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Bluff The Listener



From NPR and WBEZ Chicago, this is WAIT WAIT... DON'T TELL ME, the NPR news quiz. I'm Bill Kurtis. We're playing this week with Negin Farsad, Mo Rocca and Amy Dickinson. And here again is your host, a man who just discovered there's a smaller Peter inside of him...

NEGIN FARSAD: (Laughter).

BILL KURTIS: ...And then there's an even smaller Peter inside of that Peter and an even smaller Peter inside of that Peter, Peter Sagal.

SAGAL: Thanks, Bill.


SAGAL: Right now, it's time for the WAIT WAIT... DON'T TELL ME Bluff the Listener game. Call 1-888-WAIT-WAIT to play our game on the air. Hi, you are on WAIT WAIT... DON'T TELL ME.

KARA DUNN: Hi. This is Kara Dunn, and I'm calling from a quiet corner of Morrisville, Vt., referred to as Mud City.

SAGAL: Mud City. So Morrisville, Vt. - a quiet corner of Morrisville, Vt. I'm assuming that the rest of Morrisville is happening all the time.

MO ROCCA: Spring break - spring break.

FARSAD: (Laughter).

SAGAL: Why is the section of Morrisville, Vt., that you're in called Mud City?

DUNN: Well, I feel like it might be pretty obvious, but it is a muddy little corner that is predominantly a dairy farm area. So it's just very, very muddy.


FARSAD: So the mud is more, like, poop-based, like from cows.

DUNN: Absolutely. It's nice and super-sticky.

SAGAL: All right.


SAGAL: Well, welcome to the show, Kara. You're going to play our game in which you must try to tell truth from fiction. Bill, what is Kara's topic?

KURTIS: Home sweet home - more like home sweeter home.

SAGAL: Since we've all been stuck inside, home decorating and renovation is more popular than ever before. We're basically doing to our homes what we wish we could do to our bodies. Our panelists are going to tell you about three new trends in home design. Pick the one who's telling the truth, and you'll win our prize. You ready to play?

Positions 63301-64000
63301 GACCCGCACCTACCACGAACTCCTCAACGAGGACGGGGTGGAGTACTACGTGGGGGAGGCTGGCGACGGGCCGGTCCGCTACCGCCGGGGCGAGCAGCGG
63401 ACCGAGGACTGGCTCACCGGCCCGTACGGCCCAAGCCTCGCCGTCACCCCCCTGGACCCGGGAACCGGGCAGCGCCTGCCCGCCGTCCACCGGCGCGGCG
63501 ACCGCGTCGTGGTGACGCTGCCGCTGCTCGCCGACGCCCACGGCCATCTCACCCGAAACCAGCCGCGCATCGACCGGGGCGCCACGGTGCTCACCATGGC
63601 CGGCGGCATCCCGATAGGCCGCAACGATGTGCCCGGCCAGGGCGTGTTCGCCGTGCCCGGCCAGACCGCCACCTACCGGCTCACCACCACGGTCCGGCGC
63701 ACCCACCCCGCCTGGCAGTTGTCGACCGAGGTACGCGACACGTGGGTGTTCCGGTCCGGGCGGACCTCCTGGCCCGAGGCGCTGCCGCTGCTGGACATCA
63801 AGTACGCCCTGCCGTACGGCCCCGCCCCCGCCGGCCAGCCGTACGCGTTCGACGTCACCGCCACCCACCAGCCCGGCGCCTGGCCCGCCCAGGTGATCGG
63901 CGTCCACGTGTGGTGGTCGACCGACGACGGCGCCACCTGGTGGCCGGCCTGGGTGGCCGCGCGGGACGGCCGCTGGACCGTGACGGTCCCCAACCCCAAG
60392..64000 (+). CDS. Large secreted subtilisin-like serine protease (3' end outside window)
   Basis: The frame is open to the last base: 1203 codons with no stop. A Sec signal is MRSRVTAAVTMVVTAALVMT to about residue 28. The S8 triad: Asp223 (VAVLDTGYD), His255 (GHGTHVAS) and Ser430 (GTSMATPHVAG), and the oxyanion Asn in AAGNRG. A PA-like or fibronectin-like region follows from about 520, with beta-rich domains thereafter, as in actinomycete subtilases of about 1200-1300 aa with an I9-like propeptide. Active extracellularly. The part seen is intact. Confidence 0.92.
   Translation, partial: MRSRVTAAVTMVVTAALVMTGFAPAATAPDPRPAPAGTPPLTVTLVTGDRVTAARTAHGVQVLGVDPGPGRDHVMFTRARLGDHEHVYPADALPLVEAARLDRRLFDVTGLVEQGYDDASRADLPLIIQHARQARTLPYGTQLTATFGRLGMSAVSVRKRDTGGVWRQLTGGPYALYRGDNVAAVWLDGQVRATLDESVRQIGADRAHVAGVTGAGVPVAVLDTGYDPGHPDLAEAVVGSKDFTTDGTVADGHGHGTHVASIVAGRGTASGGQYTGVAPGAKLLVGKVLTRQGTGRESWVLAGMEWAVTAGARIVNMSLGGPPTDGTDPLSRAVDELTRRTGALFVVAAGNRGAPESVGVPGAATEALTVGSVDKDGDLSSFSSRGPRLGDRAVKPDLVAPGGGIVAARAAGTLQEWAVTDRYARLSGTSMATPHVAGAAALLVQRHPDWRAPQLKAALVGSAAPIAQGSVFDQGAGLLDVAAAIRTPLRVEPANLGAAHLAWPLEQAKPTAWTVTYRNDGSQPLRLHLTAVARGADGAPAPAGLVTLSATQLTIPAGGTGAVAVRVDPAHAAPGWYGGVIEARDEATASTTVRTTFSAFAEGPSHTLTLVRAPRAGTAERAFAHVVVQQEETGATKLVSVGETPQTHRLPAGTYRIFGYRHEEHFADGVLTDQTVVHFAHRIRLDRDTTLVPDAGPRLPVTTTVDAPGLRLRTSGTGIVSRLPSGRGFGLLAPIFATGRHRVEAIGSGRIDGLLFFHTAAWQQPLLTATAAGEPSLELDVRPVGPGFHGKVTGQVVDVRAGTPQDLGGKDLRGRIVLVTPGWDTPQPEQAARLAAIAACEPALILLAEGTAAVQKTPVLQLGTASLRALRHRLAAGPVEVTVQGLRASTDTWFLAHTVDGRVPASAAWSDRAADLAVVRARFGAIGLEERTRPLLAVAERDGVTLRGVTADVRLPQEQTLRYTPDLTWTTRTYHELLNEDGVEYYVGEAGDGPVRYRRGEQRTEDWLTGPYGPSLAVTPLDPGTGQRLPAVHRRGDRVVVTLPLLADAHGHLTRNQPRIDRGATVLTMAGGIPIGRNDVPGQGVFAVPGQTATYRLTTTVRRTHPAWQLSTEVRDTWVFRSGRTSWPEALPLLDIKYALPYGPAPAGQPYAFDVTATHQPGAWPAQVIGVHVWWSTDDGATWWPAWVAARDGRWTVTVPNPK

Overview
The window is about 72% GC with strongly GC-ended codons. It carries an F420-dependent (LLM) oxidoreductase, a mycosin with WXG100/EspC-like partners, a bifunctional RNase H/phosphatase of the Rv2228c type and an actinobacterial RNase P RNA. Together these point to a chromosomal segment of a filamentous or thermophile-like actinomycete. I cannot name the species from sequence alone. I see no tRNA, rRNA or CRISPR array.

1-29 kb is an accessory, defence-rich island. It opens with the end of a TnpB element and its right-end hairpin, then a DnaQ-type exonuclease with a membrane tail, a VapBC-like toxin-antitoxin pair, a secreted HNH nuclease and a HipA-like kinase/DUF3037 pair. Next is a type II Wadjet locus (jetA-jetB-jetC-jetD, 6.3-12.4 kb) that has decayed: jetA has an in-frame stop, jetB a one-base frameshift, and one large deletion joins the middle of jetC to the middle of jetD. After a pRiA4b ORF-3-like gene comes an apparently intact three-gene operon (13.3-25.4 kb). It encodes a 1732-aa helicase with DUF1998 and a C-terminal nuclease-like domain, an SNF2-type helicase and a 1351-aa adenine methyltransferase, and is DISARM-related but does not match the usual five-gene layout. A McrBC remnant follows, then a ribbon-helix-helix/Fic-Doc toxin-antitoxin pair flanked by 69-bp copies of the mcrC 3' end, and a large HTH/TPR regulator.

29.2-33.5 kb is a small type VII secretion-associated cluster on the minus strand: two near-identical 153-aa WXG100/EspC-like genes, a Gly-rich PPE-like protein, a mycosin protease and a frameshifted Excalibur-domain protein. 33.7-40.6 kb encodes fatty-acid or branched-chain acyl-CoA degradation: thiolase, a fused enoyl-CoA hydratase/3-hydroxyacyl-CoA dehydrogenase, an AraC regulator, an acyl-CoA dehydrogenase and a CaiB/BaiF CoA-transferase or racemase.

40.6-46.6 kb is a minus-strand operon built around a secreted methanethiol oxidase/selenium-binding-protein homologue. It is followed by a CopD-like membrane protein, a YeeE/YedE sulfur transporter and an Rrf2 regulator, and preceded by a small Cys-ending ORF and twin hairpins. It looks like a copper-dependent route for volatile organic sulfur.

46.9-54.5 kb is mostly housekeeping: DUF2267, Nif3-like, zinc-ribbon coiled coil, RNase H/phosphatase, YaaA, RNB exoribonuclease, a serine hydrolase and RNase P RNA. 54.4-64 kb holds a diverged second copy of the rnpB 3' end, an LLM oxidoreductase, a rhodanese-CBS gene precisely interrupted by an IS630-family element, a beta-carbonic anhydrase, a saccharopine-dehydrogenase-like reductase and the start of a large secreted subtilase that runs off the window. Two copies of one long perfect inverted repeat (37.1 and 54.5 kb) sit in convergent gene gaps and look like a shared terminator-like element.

DUNN: I am super-ready.

SAGAL: Super-ready - great. Here we go. Let's start with Mo Rocca.

ROCCA: The coronavirus is no flu, as we've all learned. But a chimney flue, it turns out, has lately become a great way to earn money. Quote, "when someone from the Pentagon called and said they wanted to use my chimney as a missile silo, I was surprised," says Vandi Walker (ph) of Bronxville, N.Y. Yes, to cut costs, the military is renting out residential chimney flues to use as missile silos. Quote, "we live in a two-story colonial, so we could only accommodate a short-range cruise.


ROCCA: But no warhead for us, thank you very much. We don't need that kind of heat. For this initiative, the military has partnered with Zillow. That's how they found Anne (ph) and J.B. Borrus (ph) of Denver, Colo., and a home for one of those hard-to-place ICBMs.

FARSAD: (Laughter).

ROCCA: We have a spacious home, but I really didn't think we could handle anything larger than a Tomahawk, says Anne. So when they actually suggested a laser-guided, nuclear-tipped AGM Hellfire, well, let's just say I went ballistic.

FARSAD: (Laughter).

ROCCA: But then J.B. reminded me that we just had our flue lined with high-density tungsten, so what's the worst that can happen?


SAGAL: People renovating their chimneys into missile silos. Your next story of a home makeover comes from Amy Dickinson.

AMY DICKINSON: Hollywood was abuzz this week when George Lucas' famed visual effects company Industrial Light and Magic announced that the studio was about to launch their latest project. Would it be a new "Jurassic Park" movie? No. The legendary company announced that they were moving into the construction business, creating structures that they are calling Zoom Rooms. A Zoom Room is a prefabricated six-by-eight-foot pod. The company promises that what makes this more than just a fancy garden shed is the software. The entire structure is a screen.